On Tuesday night, David Genovese offered the Planning and Zoning Commission more details than he previously made public about why his plans for the Corbin/Post Road downtown redevelopment project have changed.
The public meeting before the full board follows by about a month the developer’s meeting with two members of the commission and officials in the Planning and Zoning Department.
In his presentation, he offered some tentative numbers showing how much the square footage of retail, office and residential uses would shrink in the new proposal as compared with the old one, which had been approved (after being amended) by the commission a bit less than a year ago.
One of the chief reasons for the change, he said, was the discovery that the site was more difficult and expensive to excavate than had been expected. Test borings found it was rockier than had been known, and it was wet down there.
The plan, as approved by the Planning and Zoning Commission almost a year ago, included an expensive two-floor underground garage, at a cost of roughly $50,000 to $55,000 per parking space, with about 700 parking spaces underneath almost the entire site. With the new information Genovese had, and after discussing the project with the few companies in the state that were capable of doing the job, he found the cost estimates rise to as much as $75,000 to $80,000 per parking space.
Paying for the garage, as well as the rest of the project, would be rent from the various kinds of tenants — residents, retail businesses and businesses renting office space. Genovese didn’t believe he had enough rental space to generate the kind of revenues needed.
The Risks of Technological Disruption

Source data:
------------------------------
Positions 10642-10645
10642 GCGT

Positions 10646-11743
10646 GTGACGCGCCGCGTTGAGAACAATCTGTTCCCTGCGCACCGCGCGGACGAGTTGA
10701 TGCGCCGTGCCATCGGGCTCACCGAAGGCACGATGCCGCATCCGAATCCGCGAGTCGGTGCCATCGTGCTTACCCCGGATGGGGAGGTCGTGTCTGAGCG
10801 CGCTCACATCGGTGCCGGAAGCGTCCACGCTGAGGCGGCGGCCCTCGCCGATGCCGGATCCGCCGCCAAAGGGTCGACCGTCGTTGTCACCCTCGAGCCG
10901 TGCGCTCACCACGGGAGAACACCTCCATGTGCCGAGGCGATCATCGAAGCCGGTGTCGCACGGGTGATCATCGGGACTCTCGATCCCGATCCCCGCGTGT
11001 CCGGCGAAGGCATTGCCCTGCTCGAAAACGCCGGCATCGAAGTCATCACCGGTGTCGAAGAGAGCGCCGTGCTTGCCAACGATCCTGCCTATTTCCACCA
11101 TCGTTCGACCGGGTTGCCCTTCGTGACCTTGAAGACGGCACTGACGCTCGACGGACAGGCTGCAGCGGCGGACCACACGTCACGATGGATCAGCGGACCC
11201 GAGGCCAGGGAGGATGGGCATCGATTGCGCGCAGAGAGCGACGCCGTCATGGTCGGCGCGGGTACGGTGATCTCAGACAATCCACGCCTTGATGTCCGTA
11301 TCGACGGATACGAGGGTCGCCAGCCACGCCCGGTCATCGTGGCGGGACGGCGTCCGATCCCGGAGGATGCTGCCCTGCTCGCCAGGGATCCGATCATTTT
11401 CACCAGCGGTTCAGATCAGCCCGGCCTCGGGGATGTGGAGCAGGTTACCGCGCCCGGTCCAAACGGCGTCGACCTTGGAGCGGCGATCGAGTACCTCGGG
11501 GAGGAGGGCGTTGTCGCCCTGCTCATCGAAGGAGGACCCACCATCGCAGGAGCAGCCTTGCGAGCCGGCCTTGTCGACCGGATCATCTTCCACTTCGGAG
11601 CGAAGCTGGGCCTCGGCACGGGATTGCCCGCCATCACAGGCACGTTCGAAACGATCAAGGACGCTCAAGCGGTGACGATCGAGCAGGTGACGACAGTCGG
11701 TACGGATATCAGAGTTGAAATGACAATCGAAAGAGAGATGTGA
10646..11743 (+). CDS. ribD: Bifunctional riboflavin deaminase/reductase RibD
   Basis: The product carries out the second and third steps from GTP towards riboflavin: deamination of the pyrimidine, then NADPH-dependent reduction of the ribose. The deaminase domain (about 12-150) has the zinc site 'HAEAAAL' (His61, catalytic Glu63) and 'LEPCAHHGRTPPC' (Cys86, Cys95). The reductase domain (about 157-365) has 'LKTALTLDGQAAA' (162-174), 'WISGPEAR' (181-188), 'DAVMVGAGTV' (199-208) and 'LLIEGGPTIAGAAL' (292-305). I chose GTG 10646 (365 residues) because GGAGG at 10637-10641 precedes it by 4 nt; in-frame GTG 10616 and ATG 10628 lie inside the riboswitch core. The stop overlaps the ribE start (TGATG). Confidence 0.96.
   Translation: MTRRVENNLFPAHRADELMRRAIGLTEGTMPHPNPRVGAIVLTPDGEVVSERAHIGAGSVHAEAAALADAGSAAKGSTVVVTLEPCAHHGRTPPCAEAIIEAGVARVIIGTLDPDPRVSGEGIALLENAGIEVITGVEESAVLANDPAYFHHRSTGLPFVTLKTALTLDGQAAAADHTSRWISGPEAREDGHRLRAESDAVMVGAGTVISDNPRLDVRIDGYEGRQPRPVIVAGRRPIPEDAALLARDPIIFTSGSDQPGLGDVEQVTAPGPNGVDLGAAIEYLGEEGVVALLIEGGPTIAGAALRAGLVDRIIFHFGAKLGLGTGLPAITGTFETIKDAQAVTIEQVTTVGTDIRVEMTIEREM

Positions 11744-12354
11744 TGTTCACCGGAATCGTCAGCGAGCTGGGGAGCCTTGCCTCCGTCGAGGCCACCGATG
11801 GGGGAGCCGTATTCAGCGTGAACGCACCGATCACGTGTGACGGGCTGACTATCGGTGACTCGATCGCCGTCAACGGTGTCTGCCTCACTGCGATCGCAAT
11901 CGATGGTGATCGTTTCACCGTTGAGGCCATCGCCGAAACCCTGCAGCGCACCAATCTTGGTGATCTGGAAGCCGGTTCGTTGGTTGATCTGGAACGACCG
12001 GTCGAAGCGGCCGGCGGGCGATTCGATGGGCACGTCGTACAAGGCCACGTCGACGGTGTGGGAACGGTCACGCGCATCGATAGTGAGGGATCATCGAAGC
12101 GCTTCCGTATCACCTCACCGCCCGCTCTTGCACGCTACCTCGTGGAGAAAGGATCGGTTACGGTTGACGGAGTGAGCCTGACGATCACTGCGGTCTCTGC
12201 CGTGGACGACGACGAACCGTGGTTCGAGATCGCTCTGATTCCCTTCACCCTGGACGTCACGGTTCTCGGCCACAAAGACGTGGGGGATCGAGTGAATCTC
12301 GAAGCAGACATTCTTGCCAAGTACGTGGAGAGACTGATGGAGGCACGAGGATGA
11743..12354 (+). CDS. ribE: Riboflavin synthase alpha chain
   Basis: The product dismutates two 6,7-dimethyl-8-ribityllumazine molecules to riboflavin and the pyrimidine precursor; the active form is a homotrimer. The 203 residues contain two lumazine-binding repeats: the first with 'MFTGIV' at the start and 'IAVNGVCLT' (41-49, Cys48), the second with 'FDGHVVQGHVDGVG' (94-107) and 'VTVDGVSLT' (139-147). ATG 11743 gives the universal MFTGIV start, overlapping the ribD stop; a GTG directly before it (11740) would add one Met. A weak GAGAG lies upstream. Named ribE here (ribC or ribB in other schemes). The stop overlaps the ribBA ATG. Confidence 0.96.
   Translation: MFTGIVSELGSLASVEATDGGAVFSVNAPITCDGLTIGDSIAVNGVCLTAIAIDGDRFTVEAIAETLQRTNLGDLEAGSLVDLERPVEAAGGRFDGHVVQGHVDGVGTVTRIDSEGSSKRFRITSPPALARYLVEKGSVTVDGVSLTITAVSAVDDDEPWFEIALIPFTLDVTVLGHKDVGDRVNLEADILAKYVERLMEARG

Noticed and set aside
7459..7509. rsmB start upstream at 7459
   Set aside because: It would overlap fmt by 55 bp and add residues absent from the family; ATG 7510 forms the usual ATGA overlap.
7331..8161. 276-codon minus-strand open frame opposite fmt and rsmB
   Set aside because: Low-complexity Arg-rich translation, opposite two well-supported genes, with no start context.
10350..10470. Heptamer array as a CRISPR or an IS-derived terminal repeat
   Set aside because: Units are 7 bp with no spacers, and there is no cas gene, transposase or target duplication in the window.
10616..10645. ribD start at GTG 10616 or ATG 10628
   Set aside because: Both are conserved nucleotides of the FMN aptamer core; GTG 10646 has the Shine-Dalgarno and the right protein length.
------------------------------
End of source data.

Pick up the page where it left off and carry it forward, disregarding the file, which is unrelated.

Genovese also has another concern which he touched on briefly during the presentation and discussed more in an interview: Technical change related to self-driving automobiles, Uber and Uber-type driving services and even self-driving vehicles, electric cars and the declining price of solar power that could be used to power them could result in drastic changes in the way America and the world uses motor vehicles in the future.
According to futurist Tony Seba, for instance, a disruptive technological revolution may be about to start with some or all of those technologies combined, making it much less expensive to own a vehicle, and even less expensive to hire vehicles from a driving service. New York Times columnist Thomas Friedman has made some similar points, including during his recent talk in Darien.
The trends in the technology of electric cars, the technology in self-driving cars and the technology in solar energy and battery storage all point to reduced costs that could make owning a car a more expensive option than just relying on hiring a self-driving car. In that case, the big underground garage would become a big white elephant that isn’t used but has a lot of money sunk into it, Genovese said.
So Genovese’s garage plans were reduced to a smaller space, with some of it above ground. The above-ground garage buildings would be built in a way that allowed for them to be refurbished in whole or in part to transform them into regular buildings if the technology scenario described by these authors proves to be the case.
By the Numbers: How Much the Project Shrunk
The revised project, as approved would have include more than seven hundred parking spaces, 166,359 square feet of residential space, 111,931 square feet of office space and 97,045 square feet of retail space. The total amount of square feet in the buildings would have been 375,335 square feet.
The new proposal would cut back that amount, although it also adds some of it back in an expanded proposal that would include land on the other side of Corbin Drive with three different owners.
The new square footage totals, as now sketched out in a proposal that may change when the official site plan is submitted are 348,000 square feet in total (279,000 on the original site alone); including 92,000 square feet of retail space (71,000 on the original site), 75,000 square feet of office space (all on the original site) and 176,000 square feet of residential space (129,000 on the original site).